Archive — Resources


Rita Allen Foundation joins Challenge Fund consortium with $200K grant

WASHINGTON, DC — A $200,000 grant from the Rita Allen Foundation will expand and strengthen the reach of a micro-grant contest run by the Online News Association (ONA), the world’s largest membership group of digital journalists. With the grant, the foundation joins the funding group behind a $1 million challenge encouraging universities to create teams that will experiment with new ways of providing news and information.

The Challenge Fund for Innovation in Journalism Education supports “live news experiments” that further the development of teaching hospital models in journalism education, in which students create innovative projects with news professionals, professors and researchers. It will produce from 15 to 25 projects during the next two years with micro-grants of as much as $35,000 each and grand prizes. The 12 winning experiments for the first round recently were announced.

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Lessons from Haiyan

This is one of a series of blog posts from the third ONA class of MJ Bear Fellows, three journalists under 30 who are expanding the boundaries of digital news. The deadline to apply for this year’s fellowship closed on June 6. Fellow Armie Garde is assistant content editor and multimedia journalist for Sun.Star Publishing, Cebu City, Philippines.

Seven months after Typhoon Yolanda (international name: Haiyan) devastated Central Philippines, killing thousands, survivors are slowly rebuilding their lives. Many things have changed, but life goes on. Hope is evident.

I have spent most of my life in Leyte, one of the storm-hit provinces, before I moved to Cebu City to study and to work eventually. Back home and in nearby Samar, Cebu and Iloilo provinces, thousands of people were killed, thousands of others were left homeless and displaced and many others are still missing even seven months after Haiyan’s devastation.

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Think Outside the (Advertising) Box

This is one of a series of blog posts from the third ONA class of MJ Bear Fellows, three journalists under 30 who are expanding the boundaries of digital news. Applications to apply for this year’s fellowship closed on June 6. Fellow Ashley Lohmann is a media entrepreneur and founder/director of Beyond the Bombs.

When I launched Beyond the Bombs, my multimedia platform showcasing the untold stories of the Middle East and North Africa, I had prior professional experience in the region, as well as with the media. Yet, as the platform grew, I discovered that I was missing an important skill set: business experience.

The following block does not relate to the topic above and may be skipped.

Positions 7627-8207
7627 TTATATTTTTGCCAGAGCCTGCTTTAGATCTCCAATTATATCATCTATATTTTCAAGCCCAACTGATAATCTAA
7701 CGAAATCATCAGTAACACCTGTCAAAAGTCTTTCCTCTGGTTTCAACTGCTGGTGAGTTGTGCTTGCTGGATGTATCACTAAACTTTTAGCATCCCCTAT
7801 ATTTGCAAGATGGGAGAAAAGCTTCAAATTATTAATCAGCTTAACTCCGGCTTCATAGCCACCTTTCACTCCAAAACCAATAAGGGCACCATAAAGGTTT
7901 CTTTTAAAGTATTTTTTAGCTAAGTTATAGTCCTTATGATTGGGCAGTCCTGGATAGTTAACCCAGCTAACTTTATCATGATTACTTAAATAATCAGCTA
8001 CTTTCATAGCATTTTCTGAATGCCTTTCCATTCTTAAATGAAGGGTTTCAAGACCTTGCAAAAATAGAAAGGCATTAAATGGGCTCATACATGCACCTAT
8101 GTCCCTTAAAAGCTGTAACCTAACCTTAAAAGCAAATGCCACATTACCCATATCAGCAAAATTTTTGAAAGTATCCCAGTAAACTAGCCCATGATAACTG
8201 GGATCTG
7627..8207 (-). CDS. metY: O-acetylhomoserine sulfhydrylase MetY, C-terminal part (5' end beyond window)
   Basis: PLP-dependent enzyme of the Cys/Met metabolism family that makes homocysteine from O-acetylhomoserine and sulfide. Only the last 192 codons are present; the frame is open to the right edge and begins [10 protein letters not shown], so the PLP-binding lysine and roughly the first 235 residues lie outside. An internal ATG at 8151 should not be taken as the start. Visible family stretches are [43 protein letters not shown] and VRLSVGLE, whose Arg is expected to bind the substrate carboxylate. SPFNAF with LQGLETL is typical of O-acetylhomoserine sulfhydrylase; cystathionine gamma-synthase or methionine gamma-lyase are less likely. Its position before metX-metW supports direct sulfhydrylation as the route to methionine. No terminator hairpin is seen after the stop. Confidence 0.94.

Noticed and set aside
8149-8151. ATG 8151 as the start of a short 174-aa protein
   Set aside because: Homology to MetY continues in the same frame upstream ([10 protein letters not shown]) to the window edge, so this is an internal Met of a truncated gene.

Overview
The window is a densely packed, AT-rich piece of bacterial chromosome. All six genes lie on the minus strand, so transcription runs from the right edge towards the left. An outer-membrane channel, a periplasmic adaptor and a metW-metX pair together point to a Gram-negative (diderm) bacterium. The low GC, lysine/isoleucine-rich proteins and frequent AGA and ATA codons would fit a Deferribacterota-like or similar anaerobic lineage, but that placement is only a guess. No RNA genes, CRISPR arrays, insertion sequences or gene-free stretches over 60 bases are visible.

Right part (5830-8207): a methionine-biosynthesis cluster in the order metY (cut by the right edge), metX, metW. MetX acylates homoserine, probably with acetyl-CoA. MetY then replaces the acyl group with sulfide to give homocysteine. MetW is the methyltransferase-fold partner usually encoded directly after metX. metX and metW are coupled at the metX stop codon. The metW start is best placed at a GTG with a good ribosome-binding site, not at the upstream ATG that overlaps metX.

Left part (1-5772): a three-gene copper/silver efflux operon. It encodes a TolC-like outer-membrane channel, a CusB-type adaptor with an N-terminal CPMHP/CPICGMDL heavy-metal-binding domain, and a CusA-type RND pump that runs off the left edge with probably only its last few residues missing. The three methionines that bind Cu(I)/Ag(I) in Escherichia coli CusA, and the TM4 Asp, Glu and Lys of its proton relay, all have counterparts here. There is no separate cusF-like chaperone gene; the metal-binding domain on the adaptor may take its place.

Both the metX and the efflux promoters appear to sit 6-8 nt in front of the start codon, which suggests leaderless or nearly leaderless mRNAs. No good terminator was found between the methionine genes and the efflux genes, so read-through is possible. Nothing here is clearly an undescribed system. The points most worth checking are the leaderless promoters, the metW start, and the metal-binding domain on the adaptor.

If I hoped to expand the platform further, I needed to know how to secure funding and generate revenue. I began seeking advice from anyone I could — journalists, entrepreneurs, bloggers, investors. I quickly learned about funding resources for journalists and media start-ups, but when the conversation turned to revenue generation, the advice became less clear cut.

If you are working on a media project or start-up, here are a few places to start your search for fellowships and funding: Knight Foundation, Matter., International Women’s Media Foundation, UNITY Journalists for Diversity, and International Reporting Project. Also, seek out foundations and accelerators related to the issue your project or venture addresses.

Everyone, from early-stage start-ups to media giants, is grappling with the challenge of making digital media profitable. Advertising, subscriptions, and content licensing are oft-mentioned revenue options but rarely seem sufficient. From my advice-seeking conversations, I distilled two main suggestions for generating revenue.

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Finding ‘The Line’: Young Journalists Hungry to Discuss Ethics of Editorializing

This is one of a series of blog posts from the third ONA class of MJ Bear Fellows, three journalists under 30 who are expanding the boundaries of digital news. Applications to apply for this year’s fellowship closed June 6. Fellow Kyle Stokes is the youth & education reporter at NPR member station KPLU in Seattle.

Recently, a group of J-school students at the University of Washington was intently, graciously listening as I bloviated about good blogging practices. Somewhere in the middle of a riff about how the best bloggers don’t wait for the perfect news peg to tell important stories — that they, in fact, set editorial calendars and post about important stuff simply because it’s important — a hand in the back of the room shot up.

“You’re talking about setting an agenda. Isn’t what you’re describing editorializing?” an incisive student interjected. “How do you know when you’re crossing that line?”

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Social Media Evolution: Coordinating Disaster Response

This is one of a series of blog posts from the third ONA class of MJ Bear Fellows, three journalists under 30 who are expanding the boundaries of digital news. The deadline to apply for this year’s fellowship closed on June 6. Fellow Armie Garde is assistant content editor and multimedia journalist for Sun.Star Publishing, Cebu City, Philippines.

Social media platforms have turned into powerful tools for creating online communities to keep people informed and promote unanimity, especially during disaster response.

The Philippines experienced two major natural disasters in 2013, the magnitude 7.2 earthquake in Bohol October 15 and Typhoon Yolanda (Haiyan) on November 8.

Critical information about the damage caused by the quake, along with a few photos of its impact, were posted first on social media. Further, the Bohol Quake Assistance Facebook page provides an example of how social media is being used to monitor rehabilitation efforts in areas badly affected by the earthquake. It publishes photos of disaster response initiatives, such as the distribution of donations from local and international donors. It even includes photos of livelihood rebuilding ideas to help victims cope up with the economic impact of disaster.

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Take the Red Pill: Apply Your Journalism Skills to Being an Entrepreneur